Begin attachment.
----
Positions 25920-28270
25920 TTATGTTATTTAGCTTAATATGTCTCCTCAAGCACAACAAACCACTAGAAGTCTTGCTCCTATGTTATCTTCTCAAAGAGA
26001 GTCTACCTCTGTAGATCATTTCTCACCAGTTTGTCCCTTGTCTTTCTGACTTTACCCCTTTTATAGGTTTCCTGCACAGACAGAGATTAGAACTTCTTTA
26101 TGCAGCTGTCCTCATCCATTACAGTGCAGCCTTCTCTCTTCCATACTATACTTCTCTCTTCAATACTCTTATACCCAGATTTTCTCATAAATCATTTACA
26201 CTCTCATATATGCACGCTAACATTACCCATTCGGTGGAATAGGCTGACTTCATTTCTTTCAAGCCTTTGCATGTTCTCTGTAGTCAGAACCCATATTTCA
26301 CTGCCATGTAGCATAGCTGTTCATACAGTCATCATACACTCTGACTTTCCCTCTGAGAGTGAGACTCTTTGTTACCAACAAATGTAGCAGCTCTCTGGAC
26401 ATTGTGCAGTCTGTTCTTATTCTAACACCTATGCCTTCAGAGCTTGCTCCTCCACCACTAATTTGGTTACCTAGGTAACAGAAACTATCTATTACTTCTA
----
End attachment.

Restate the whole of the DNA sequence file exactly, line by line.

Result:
Positions 25920-28270
25920 TTATGTTATTTAGCTTAATATGTCTCCTCAAGCACAACAAACCACTAGAAGTCTTGCTCCTATGTTATCTTCTCAAAGAGA
26001 GTCTACCTCTGTAGATCATTTCTCACCAGTTTGTCCCTTGTCTTTCTGACTTTACCCCTTTTATAGGTTTCCTGCACAGACAGAGATTAGAACTTCTTTA
26101 TGCAGCTGTCCTCATCCATTACAGTGCAGCCTTCTCTCTTCCATACTATACTTCTCTCTTCAATACTCTTATACCCAGATTTTCTCATAAATCATTTACA
26201 CTCTCATATATGCACGCTAACATTACCCATTCGGTGGAATAGGCTGACTTCATTTCTTTCAAGCCTTTGCATGTTCTCTGTAGTCAGAACCCATATTTCA
26301 CTGCCATGTAGCATAGCTGTTCATACAGTCATCATACACTCTGACTTTCCCTCTGAGAGTGAGACTCTTTGTTACCAACAAATGTAGCAGCTCTCTGGAC
26401 ATTGTGCAGTCTGTTCTTATTCTAACACCTATGCCTTCAGAGCTTGCTCCTCCACCACTAATTTGGTTACCTAGGTAACAGAAACTATCTATTACTTCTA